The technology of 3d animation is developing at a blinding speed, new tools and techniques are being added every year, and it is only a few films which survive this development and manage to appear undated. There is an effect relating to all this invention, lets call it the rapidly expanding aesthetic library, which every animator and digital artist possesses internally. Each year what passes for 3d realism gets slowly refined, people’s internal library gets updated and suddenly everything before starts looking dated and even stylized. An audience of nonprofessionals has the same internal library, it’s just updated over longer periods of time. 3d animation that once would stun an audience with its realism now barely has any effect, or looks wrong and out of place. A small aesthetic discrepancy may only be seen by one person in an audience, but we know from experience that in a few years others will notice it, and in ten-fifteen years audiences will find it blindingly obvious and laugh at it. Of course one can pass off bad aesthetics in the present, one can dazzle audiences with new effects and technology, but the fact is that cinematic history is an aesthetic pedant. It’s very selective about what it keeps and what it forgets.


An understanding of aesthetics gives the filmmaker the ability to observe a film both broadly and in detail and understand it. It allows him or her to make any kind of world believable by knowing exactly what works and doesn’t work, and rather than feeling things seem wrong, to be able to point them out specifically. Finally, knowledge of aesthetics is an essential key to originality. When we are forced to examine our aesthetic choices we lead ourselves to new ways of thinking and new ideas. Those who aren’t fully conscious of the aesthetic fabric of their worlds will revert to default decision making, essentially to the common doctrine, or mediocrity.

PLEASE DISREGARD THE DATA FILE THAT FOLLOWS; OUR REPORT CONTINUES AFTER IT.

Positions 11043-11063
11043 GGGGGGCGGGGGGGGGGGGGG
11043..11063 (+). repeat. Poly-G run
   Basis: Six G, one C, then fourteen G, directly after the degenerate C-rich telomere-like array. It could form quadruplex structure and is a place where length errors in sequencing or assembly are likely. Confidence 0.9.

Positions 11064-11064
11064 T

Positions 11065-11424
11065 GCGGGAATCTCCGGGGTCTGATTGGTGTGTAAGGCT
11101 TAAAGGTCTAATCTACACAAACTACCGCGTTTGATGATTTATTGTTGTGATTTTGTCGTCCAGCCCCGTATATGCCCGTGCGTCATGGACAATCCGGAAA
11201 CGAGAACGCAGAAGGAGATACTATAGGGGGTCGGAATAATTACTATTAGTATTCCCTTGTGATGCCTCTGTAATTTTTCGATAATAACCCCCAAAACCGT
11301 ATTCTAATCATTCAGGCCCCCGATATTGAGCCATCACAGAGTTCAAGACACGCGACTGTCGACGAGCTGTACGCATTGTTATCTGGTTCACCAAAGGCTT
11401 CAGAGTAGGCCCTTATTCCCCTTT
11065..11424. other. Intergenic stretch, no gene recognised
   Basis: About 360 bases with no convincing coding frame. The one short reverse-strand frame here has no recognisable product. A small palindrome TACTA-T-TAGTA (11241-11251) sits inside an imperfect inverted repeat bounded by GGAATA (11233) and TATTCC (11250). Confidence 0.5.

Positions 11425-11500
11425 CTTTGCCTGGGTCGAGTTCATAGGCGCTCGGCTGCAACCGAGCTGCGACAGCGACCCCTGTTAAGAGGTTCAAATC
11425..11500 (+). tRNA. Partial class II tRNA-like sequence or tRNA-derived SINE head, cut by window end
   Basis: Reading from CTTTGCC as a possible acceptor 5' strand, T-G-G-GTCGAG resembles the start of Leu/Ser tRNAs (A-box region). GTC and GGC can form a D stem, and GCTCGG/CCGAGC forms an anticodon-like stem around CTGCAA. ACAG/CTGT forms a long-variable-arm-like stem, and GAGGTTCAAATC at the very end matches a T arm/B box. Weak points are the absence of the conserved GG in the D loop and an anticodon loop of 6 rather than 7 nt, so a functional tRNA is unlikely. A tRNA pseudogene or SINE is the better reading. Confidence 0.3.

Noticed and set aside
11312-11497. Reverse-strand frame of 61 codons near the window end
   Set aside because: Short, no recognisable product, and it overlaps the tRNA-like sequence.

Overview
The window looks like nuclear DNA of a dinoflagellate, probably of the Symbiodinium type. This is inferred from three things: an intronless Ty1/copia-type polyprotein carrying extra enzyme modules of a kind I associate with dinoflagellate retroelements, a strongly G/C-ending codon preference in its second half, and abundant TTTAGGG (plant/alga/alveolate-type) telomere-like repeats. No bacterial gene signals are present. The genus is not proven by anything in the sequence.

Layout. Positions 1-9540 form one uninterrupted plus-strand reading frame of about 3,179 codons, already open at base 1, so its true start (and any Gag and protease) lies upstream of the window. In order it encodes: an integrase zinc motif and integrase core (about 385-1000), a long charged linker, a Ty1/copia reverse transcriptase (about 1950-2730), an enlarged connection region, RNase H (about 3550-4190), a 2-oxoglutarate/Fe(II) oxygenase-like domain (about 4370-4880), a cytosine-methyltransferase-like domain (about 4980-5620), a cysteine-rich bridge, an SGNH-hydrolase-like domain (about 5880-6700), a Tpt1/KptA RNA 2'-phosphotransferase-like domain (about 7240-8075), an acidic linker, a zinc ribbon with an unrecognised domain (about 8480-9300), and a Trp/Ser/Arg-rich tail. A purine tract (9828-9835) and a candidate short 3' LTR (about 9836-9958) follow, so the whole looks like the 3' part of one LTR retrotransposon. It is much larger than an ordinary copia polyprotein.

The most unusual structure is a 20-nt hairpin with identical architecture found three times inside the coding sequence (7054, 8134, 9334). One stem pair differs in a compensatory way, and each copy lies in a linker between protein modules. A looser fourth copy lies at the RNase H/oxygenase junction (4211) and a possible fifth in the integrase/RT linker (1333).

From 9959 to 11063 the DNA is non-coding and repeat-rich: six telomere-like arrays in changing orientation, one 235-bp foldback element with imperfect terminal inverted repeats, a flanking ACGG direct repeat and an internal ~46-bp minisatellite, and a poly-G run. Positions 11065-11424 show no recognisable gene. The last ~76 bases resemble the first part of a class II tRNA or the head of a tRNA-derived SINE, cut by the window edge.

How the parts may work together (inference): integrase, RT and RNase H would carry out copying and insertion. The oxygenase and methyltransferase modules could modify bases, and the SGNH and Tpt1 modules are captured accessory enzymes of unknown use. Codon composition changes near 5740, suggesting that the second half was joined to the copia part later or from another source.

The fact is that there is so much possibility in 3d software to create original worlds there is simply no excuse to try and recreate other ones. To get there I feel we should forget everything about the idea of right or wrong, of beauty and ugliness, and focus on the idea of coherence.


[1] An analogy would be a storyteller using a wrong word in his delivery; when there is a break in the flow, our focus shifts from the story to the error.

[2] There is a single fade to black, which is where the story ends, but this is the exception to the rule.


is an Irish filmmaker and artist based in Los Angeles.